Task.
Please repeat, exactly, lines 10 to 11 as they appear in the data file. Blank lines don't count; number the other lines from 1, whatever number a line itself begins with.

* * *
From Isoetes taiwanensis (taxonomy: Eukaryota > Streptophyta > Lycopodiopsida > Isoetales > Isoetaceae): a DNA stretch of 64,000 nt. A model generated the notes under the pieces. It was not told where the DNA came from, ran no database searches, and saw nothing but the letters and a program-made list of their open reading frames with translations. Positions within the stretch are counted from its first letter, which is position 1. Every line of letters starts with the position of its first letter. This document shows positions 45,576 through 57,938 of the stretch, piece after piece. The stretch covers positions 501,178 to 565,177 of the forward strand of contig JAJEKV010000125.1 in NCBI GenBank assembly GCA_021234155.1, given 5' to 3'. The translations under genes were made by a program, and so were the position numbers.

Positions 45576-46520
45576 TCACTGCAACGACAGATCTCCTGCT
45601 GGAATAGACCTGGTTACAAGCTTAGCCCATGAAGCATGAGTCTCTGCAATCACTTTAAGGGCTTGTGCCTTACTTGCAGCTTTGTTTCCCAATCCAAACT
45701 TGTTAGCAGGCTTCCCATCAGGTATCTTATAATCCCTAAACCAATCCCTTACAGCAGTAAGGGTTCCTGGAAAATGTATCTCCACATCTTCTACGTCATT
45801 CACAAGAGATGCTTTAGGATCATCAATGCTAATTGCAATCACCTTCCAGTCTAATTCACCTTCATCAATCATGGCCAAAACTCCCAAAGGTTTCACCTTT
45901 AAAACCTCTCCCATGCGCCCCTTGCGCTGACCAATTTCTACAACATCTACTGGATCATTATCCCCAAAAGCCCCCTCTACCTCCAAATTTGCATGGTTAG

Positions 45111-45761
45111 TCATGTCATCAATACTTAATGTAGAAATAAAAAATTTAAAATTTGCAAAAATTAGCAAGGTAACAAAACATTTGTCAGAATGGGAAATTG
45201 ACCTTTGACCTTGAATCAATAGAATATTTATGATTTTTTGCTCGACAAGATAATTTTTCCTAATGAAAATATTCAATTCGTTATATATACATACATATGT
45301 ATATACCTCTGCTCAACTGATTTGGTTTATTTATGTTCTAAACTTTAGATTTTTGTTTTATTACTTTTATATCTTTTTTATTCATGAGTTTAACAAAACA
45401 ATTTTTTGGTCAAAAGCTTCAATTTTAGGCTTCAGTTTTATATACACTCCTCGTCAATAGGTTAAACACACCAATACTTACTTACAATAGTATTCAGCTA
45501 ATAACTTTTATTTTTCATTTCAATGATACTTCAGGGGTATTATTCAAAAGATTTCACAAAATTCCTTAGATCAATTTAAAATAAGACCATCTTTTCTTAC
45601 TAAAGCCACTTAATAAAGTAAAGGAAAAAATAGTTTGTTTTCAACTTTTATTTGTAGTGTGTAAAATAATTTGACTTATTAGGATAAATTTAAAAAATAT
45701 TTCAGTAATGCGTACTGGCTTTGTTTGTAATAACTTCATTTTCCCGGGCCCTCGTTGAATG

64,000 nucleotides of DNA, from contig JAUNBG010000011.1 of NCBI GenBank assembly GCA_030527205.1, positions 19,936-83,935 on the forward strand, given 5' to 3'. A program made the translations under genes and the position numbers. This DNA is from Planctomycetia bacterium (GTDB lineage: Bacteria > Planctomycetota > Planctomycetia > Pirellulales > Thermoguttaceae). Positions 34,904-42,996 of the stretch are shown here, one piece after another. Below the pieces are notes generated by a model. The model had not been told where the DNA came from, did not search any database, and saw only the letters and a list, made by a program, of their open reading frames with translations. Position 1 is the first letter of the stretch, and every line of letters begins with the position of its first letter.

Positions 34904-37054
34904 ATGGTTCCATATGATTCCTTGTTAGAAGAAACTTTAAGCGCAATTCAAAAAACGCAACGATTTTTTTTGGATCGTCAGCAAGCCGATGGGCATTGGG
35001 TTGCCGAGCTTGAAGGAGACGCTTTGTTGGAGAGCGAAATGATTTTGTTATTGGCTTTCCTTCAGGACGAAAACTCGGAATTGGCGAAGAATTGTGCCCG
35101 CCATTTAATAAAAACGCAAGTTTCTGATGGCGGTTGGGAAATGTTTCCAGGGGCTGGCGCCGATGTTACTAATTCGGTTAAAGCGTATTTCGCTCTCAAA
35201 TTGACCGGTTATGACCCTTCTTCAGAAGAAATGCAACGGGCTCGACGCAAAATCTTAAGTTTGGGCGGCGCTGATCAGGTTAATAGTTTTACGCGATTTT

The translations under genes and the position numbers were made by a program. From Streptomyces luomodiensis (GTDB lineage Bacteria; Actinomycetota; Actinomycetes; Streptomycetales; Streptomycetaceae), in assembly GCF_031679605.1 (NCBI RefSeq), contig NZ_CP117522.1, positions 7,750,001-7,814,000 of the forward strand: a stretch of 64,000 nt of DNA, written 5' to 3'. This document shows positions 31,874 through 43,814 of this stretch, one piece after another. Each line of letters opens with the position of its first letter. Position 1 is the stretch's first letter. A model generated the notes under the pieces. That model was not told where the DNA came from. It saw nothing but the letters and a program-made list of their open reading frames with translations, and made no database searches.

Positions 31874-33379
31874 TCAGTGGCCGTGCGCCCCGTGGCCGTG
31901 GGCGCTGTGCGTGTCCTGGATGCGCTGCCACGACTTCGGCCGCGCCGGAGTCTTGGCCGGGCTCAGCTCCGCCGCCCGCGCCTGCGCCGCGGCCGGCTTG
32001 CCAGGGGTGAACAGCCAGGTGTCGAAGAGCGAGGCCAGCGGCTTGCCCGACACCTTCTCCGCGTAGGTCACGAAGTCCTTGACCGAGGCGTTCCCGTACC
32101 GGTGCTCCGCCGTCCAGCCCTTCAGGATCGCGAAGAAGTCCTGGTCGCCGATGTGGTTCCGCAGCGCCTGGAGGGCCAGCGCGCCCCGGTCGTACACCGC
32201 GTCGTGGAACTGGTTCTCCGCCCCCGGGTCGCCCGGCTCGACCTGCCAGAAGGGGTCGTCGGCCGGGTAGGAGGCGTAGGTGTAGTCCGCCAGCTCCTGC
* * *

45201 ACCTTTGACCTTGAATCAATAGAATATTTATGATTTTTTGCTCGACAAGATAATTTTTCCTAATGAAAATATTCAATTCGTTATATATACATACATATGT
45301 ATATACCTCTGCTCAACTGATTTGGTTTATTTATGTTCTAAACTTTAGATTTTTGTTTTATTACTTTTATATCTTTTTTATTCATGAGTTTAACAAAACA